I spend so much time in the pool that this seems the right place for me to begin these entries. I really have no idea what a "blog" is; I never imagined I would write one. (The internet is filled with junk; why should I add more?) Perhaps this will explain why I've decided to begin.
I swim a mile a day. Though I swam growing up in California, I was never serious about it. I was certainly no athlete (though I wish I had been). About 2007, somehow I felt I should start swimming to keep from going downhill even faster.
At first, ten laps would exhaust me. I dreaded the effort; mere stubbornness (will power seems too dignified a word) kept me going. It took months before I could complete the thirty-six laps that make a mile. I kept dragging myself to the pool. Yet at some point it started to get easier. I noticed that, about midway through the mile, I found myself in a peculiar yet pleasantly drugged state.
Swimming is a dreamy activity; your breathing is regulated by the stroke, most of the time you are gazing into a silent blue world. You are living and moving at the interface where water meets air. I found myself moving through a waking dream. I read that lap swimming generates many endorphins, pseudo-opiates and pseudo-cannabinoids. The dreamy, zoned-out state was a drug high, self-induced and legal. In any case, I was hooked.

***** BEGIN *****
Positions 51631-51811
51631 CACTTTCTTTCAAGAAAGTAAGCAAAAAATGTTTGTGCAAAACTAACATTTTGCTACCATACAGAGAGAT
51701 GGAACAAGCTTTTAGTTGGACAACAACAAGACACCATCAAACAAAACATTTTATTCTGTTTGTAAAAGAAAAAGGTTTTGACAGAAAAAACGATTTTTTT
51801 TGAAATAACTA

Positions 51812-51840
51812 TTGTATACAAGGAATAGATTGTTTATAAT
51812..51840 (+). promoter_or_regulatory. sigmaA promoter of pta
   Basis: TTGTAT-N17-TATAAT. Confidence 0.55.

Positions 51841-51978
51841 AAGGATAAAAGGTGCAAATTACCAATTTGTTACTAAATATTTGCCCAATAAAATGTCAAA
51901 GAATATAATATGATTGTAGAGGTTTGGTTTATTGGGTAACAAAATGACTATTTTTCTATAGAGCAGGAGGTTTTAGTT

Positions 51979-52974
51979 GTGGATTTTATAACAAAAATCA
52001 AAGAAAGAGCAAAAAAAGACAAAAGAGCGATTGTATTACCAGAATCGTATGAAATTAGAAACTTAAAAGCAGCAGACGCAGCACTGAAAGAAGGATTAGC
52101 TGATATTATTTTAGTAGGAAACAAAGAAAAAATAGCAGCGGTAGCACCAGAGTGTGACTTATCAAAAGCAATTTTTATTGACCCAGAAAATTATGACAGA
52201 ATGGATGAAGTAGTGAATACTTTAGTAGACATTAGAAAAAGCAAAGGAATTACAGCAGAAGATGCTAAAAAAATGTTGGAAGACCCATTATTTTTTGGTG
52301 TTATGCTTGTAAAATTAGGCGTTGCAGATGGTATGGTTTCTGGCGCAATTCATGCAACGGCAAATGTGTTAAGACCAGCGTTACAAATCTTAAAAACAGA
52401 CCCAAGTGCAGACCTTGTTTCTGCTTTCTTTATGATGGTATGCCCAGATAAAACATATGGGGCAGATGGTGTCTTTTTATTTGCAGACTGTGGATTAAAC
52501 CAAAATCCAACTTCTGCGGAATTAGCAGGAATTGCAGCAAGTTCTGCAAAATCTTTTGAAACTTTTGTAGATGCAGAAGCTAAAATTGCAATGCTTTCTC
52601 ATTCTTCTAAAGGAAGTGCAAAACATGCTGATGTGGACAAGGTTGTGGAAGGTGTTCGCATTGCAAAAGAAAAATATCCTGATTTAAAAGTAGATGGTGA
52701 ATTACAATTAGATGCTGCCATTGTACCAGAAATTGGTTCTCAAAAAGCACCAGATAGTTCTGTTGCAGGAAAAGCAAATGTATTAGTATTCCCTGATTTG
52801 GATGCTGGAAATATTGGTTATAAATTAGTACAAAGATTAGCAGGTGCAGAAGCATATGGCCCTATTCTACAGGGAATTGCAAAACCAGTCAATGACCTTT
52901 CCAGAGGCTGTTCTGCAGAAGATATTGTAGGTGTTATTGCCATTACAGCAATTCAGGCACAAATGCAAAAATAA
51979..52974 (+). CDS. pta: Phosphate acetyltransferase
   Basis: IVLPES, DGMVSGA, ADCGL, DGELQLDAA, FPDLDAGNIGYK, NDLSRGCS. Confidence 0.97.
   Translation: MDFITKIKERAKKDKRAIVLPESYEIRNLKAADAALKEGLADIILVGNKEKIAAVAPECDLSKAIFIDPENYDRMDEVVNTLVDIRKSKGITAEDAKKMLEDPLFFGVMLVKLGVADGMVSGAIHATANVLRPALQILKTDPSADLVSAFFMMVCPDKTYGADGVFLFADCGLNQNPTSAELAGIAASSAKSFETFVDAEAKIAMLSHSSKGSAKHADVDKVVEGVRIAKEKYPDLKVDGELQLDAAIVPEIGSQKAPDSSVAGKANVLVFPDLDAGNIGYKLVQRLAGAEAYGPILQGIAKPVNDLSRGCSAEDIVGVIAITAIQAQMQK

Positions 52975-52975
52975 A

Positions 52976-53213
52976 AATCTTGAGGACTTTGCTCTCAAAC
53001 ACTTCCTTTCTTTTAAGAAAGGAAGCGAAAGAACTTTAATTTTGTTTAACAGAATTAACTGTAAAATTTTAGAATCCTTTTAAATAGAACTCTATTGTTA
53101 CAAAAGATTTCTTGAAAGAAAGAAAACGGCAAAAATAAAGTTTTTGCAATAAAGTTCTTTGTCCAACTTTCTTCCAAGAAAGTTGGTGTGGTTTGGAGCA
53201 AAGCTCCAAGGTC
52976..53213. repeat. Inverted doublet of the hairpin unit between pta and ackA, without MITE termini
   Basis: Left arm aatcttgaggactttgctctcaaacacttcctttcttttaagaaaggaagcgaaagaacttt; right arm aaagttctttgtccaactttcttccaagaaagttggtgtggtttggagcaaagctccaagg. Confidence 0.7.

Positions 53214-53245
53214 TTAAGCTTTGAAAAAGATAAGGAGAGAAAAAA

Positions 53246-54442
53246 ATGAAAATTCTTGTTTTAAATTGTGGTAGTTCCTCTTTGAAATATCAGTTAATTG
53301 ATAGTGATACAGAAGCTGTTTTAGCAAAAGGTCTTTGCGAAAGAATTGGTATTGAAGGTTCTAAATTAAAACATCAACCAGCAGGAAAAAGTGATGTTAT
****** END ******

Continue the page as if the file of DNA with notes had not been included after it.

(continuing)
About midafternoon I start to feel restless: time to swim. Usually I bike to the public pool; the biking too (like so much in my life) has become a habit, an almost obsessive pleasure. The Salvador Perez Pool in Santa Fe is my familiar second world, whose inhabitants know me well and share my habits: Frank, the friendly man at the desk; Tetsuji, no less obsessed a swimmer than I. I scarcely notice the transition in temperature from air to water. People often tell me how boring it must be to swim laps, but in fact it takes all the attention I have to keep my strokes in order or try to improve them a bit. And when they settle down, the dreamtime begins.
I don't think I have any talent for meditation, but this is close. All kinds of feelings bubble through me, possessing me for a while but then subsiding mysteriously. And ideas come. About a year ago in the Fort Marcy pool, I realized how to solve a problem with some chapters in my latest book. And yesterday at Perez I began to feel, in that dreamy yet insistent way, that I should start this blog.
January 3, 2015